Students gambling their loans to afford cost of living, survey suggests

Exclusive: ‘At vulnerable times I’d often end up losing money that I couldn’t afford to lose’

Eleanor Busby
Education Correspondent
Sunday 24 February 2019 19:56 GMT
One in eight (13 per cent) will bet more than they can afford to lose, the survey finds (File photo)
One in eight (13 per cent) will bet more than they can afford to lose, the survey finds (File photo)

Tens of thousands of students are using their loans to gamble in a bid to top up their funds, with many ending up in debt to the tune of £5,000 or more, a new report suggests.

Students are increasingly turning to gambling as the student support provided by the government has failed to keep up with the rising costs of living, the National Union of Students (NUS) says.

Findings from an NUS survey, shared exclusively with The Independent, reveal that around three in five (59 per cent) students have gambled in some way over the past year and nearly half (48 per cent) did so to supplement their income.

Nearly one in 10 (8 per cent) of these students have used all or some of their student loan to gamble. This amounts to around 100,000 students, if the results were reflected across the UK.

And the poll, of more than 1,600 students, reveals that nearly half of those who have accrued debt have in excess of £1,000 and one in five owe more than £5,000.

More cash-strapped students are now relying on gambling to pay for their rent and other living costs, the NUS says.

Students on placements, such as nurses, midwives and doctors, can also be more vulnerable to gambling as they have limited time for jobs and have seen their bursaries cut.

One in eight (13 per cent) will bet more than they can afford to lose, the survey finds. And gambling has become more accessible to young people amid the rise in technology, the NUS says.

Institutions must do more to raise awareness of the dangers of unsafe gambling and to signpost to other support that is available, the NUS and Gambling Commission have warned.

Jason Heffron, a student at the University of Birmingham, used to turn to gambling when money was tight. He said: “At vulnerable times I’d often end up losing money that I couldn’t afford to lose.”

In his second year, the student lost £500 over a few weeks and he struggled to pay the rent when he found himself £1,000 into his overdraft. He gave up gambling not long after the incident.

He said: “When you are at university, when you are a bit more vulnerable to the benefits financially, you chase that high. You are only living off a few hundred pounds for a few months.

“A rise in living cost is definitely a problem. Rent prices are crazy for most major cities now. Most student loans don’t cover rent so you need financial support before you even think about living.”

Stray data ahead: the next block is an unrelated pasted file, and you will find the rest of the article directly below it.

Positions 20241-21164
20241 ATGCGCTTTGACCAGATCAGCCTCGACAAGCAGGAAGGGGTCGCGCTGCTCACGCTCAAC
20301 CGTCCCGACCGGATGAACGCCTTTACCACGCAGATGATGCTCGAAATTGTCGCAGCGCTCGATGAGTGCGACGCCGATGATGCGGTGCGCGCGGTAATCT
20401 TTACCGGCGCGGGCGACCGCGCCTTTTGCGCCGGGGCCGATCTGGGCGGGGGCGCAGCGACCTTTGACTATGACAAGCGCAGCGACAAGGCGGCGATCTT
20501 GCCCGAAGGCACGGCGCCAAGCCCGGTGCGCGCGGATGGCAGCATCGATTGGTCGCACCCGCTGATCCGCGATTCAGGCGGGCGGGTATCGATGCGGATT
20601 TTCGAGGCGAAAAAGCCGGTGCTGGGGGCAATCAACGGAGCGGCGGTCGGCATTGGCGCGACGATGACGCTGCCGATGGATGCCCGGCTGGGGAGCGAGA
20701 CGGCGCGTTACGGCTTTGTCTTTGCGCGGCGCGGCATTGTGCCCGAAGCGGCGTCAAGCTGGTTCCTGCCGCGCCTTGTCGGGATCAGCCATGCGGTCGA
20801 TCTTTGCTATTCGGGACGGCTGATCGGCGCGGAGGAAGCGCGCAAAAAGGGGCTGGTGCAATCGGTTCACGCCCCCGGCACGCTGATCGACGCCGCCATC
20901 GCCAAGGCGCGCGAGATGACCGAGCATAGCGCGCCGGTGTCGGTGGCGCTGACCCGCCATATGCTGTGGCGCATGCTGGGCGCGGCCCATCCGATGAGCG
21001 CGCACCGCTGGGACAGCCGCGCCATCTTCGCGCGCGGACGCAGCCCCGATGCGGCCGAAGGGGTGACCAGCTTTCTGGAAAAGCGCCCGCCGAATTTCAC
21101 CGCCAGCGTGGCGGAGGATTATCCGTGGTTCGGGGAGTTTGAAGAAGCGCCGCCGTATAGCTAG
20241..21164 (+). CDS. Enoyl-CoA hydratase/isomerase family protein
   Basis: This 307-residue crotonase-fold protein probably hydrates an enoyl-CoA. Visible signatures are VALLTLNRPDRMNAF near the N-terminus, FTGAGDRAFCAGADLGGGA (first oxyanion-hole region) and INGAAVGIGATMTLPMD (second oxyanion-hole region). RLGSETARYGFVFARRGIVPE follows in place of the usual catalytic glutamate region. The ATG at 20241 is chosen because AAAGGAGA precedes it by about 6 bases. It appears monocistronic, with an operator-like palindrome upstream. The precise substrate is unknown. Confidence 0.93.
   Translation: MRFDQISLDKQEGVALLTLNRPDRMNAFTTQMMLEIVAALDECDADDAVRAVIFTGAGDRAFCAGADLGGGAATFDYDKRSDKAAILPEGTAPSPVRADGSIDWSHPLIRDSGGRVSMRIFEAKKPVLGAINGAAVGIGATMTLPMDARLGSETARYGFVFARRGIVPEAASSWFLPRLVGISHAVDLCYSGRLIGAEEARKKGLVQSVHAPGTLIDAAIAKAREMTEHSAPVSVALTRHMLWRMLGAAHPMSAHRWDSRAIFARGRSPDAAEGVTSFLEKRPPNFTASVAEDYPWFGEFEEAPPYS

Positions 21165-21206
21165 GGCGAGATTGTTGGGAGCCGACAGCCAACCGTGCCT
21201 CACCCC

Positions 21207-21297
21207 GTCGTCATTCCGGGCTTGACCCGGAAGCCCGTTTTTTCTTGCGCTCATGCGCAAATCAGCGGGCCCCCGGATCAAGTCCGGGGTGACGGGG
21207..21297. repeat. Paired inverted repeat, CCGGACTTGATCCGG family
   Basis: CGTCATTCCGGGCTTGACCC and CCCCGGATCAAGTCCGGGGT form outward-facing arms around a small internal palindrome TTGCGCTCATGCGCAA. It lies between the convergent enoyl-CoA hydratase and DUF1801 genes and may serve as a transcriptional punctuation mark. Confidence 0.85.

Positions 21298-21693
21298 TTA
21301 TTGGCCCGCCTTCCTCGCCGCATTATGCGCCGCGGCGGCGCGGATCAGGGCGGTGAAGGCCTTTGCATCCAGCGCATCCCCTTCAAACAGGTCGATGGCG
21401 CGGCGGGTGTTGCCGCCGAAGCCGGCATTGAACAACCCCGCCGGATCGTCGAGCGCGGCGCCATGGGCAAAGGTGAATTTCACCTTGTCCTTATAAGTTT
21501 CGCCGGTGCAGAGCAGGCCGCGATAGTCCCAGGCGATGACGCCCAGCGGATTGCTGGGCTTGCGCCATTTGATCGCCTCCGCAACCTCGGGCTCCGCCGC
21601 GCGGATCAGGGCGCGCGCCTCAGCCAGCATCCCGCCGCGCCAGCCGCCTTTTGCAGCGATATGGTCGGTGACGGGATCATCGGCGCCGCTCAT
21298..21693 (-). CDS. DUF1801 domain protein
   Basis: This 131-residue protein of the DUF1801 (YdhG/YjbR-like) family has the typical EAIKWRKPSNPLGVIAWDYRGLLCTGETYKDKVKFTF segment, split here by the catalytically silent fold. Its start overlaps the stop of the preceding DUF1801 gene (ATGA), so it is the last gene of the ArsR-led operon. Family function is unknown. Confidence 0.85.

The government needs to overhaul the funding system for higher education and provide more student support to students so they are less vulnerable to gambling, the NUS says.

Eva Crossan Jory, NUS vice president for welfare, told The Independent: “Students have said the only way that they can pay rent is to gamble. That is really worrying.

“I think anecdotally more students are relying on gambling as a means of finance rather than just doing it for fun. I think previously people were not doing it as much as a means of survival.”

She added: “It is so easy nowadays to gamble on your phone and not even realise that you may have a serious addiction. It doesn’t always seem like real money when it is all online.”

Speaking ahead of the government’s review of post-18 education and funding, Ms Crossan Jory said: “There needs to be a renewed focus on the reasons why some students feel it’s necessary to supplement their income through gambling – which not only land students in even greater debt, but also can lead to feelings of guilt, stress and depression.”

Helen Rhodes, programme director of the Gambling Commission, which helped the NUS to develop the survey, said: “These results add extra emphasis that there is a significant risk for young adults and for students that needs to be addressed, and we welcome the part the NUS is playing to do so.”

John de Pury, assistant director of policy at Universities UK (UUK), said: “Universities are focused on student welfare to support wellbeing and learning. This includes efforts to educate students on risky behaviours and to mitigate the impact of such behaviours on their university experience.

“Online gambling is an issue that applies more widely than to simply the student population. It needs concerted intervention by government to act on risks of online gambling and addictive behaviours.”

UUK called on the government to provide sufficient support to cover living and tuition costs for those most in need.

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A Department for Education spokesperson said: “No student should have to face this situation or experience any pressures or barriers to them accessing higher education.

“Students from the lowest-income households who started their courses this year have access to the largest ever amounts of cash-in-hand support for their living costs.

“We have a world-class higher education system and following the introduction of our progressive student finance system there is a record rate of 18-year-olds from disadvantaged backgrounds now going to university.

“As a government, we are backing the University Mental Health Charter, led by Student Minds, to encourage vulnerable students to seek out support when they need it.

“We are also carrying out a review of post-18 education and funding to look at how the system can work better for everyone, ensuring value for money for students and taxpayers.”

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